on 7 May 2000
Colloquial Norwegian aims to take the absolute beginner to a reasonably competent level of language ability, and it succeeds. It's an accessible, friendly book which illustrates grammatical concepts well whilst keeping the reader entertained with amusing dialogues involving the 'Dale' family who are featured throughout the book. A few concepts are not always introduced in a logical order but on the whole the structure is good, teaching the language and vocabulary by using a different topic in each chapter. There are lots of very varied exercises (both written and aural) which test your knowledge and stretch your ability without being boring or repetitive. The aural exercises are an essential part of the learning so don't be tempted to buy the book on its own - make sure you get the cassette pack that goes with it too, or you'll be missing out on a lot. Throughout the book the language used is fairly neutral, erring on the side of colloquial (as the title implies) but with plenty of guidance about more formal terms when required. It also has lots of guidance about actual language usage and so the book is very practical and down-to-earth but it does this without compromising grammatical basics. Overall, a well-written book which, with a bit of regular study, should teach enough to help anyone get around in Norway in a matter of weeks.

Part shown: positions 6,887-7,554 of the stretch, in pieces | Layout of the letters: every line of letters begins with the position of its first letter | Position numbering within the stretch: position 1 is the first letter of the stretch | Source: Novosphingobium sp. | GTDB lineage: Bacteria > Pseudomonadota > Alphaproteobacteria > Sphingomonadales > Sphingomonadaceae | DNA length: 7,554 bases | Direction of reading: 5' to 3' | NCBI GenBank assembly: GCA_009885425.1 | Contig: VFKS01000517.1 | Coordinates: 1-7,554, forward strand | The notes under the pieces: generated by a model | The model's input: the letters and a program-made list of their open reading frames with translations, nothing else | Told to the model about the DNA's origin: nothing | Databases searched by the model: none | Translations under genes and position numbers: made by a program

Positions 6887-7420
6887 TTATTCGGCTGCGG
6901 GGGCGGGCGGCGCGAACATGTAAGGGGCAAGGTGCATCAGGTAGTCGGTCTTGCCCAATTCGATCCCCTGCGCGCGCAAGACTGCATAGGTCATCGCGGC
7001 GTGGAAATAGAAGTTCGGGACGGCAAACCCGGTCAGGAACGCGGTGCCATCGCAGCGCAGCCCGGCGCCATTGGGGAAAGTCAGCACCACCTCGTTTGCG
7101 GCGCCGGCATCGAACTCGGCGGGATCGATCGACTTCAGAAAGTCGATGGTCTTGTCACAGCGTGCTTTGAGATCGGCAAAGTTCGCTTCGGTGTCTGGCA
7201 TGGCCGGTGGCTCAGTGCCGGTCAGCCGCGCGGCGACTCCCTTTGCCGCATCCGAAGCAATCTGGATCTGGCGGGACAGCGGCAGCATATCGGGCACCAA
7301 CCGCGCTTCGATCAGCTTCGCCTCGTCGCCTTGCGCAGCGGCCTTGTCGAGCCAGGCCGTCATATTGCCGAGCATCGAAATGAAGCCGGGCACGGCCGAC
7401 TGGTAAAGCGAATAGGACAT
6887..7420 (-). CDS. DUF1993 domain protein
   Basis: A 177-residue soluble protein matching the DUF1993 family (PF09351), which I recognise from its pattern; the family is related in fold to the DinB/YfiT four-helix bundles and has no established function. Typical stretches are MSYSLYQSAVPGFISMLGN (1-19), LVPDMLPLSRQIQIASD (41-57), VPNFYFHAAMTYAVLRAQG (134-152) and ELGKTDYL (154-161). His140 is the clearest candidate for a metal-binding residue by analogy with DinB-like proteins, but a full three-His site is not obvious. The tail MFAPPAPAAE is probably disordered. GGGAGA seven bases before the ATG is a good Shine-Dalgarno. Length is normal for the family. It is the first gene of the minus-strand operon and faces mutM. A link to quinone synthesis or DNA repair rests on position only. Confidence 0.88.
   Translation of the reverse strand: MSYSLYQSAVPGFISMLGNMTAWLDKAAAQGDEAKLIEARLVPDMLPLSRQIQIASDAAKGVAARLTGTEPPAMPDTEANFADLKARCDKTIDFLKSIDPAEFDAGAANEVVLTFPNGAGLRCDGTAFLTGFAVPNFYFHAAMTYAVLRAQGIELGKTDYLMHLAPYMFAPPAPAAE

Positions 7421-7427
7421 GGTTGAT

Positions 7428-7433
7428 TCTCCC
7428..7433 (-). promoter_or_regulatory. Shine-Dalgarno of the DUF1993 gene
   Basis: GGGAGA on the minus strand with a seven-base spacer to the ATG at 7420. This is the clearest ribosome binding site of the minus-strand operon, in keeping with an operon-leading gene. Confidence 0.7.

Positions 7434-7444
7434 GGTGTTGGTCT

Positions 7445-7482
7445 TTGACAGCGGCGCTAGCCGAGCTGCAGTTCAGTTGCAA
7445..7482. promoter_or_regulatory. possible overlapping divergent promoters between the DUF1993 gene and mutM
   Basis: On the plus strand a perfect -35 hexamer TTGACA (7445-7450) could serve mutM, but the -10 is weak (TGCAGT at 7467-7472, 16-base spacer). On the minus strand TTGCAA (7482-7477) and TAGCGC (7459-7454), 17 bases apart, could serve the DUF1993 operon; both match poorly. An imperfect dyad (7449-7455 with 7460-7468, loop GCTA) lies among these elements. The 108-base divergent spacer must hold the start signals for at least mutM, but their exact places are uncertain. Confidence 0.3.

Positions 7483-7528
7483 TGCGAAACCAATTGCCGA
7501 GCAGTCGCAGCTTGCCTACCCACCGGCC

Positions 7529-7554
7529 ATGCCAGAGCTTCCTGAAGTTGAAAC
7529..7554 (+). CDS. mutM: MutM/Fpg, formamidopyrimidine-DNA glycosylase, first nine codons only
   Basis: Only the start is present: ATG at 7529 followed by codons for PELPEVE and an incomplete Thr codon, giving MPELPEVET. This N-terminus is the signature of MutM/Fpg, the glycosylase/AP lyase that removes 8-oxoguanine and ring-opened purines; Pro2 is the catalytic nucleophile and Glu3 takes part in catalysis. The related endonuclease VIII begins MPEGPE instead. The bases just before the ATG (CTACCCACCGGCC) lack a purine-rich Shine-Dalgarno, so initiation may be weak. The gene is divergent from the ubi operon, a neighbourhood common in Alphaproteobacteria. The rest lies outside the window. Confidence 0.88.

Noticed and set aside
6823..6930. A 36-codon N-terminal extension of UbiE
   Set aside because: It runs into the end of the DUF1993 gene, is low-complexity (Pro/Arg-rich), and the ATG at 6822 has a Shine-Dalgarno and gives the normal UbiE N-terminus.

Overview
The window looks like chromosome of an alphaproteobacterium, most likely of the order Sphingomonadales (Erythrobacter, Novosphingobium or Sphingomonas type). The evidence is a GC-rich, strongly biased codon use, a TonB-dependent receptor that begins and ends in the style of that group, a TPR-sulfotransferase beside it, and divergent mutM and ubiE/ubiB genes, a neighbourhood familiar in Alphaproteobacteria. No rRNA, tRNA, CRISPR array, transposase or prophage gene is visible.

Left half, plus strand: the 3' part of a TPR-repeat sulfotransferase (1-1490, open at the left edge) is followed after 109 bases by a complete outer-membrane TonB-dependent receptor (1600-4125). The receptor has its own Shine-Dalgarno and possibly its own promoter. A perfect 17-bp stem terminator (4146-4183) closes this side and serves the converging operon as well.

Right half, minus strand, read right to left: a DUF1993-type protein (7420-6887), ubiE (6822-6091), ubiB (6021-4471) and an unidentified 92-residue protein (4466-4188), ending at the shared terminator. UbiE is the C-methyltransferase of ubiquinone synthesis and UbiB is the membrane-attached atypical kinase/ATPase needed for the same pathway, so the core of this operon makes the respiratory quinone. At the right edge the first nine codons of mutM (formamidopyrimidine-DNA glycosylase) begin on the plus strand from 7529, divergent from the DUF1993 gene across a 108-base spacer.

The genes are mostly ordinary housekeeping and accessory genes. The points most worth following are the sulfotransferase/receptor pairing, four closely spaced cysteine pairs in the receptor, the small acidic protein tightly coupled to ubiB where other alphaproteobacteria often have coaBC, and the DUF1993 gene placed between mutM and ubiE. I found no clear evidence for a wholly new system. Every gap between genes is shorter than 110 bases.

on 2 March 2015
This is a really excellent course. The layout of the book has the usual superb uncluttered clarity of the Routledge Colloquial... series. Grammar explanations are lucid and thorough. The range of vocabulary introduced is wide, and not confined to trite holiday situations. The dialogues too cover a wide range of realistic everyday topics, and are acted, on the audio support material, with complete realism. Most dialogues take place within a family where not everyone behaves nicely all the time, and the actors are good, so the dialogues remain vividly in the mind. I have learnt Norwegian extremely effectively from this course, and I recommend it wholeheartedly: five stars richly deserved.
on 6 January 2009
The first thing in using a book to learn a language is you feel confident about the book and I don't with this one.
For example the scripts of the dialogues are not complete and don't feel to flow. One says for example here you are not expected to remember then it finishes with a test on them (Numbers pg 25)
Also not sure who uses cassettes these days so why can't the book give references to the actual sound clips.
The grammar certainly could have been written better, the description of word order(pg 22) doesn't seem to mention object??
Final dislike is there is not much of a specific vocabulary for each chapter.
Feels sort of cobbled together.
As said could do a lot better.
on 12 April 2000
One maybe gets the main steps for the language but it is far from being concise and the grammar definitely could be easier... For example, why teach 'past participle' when still not mentioned 'simple past'? Talk about the auxiliary verbs but only in some tenses and then changing subject completely... Ah, and the exercises besides from being boring, have some strange meanings like "she ought to make my bed" or "she ought to iron my shirt"? (pg 88).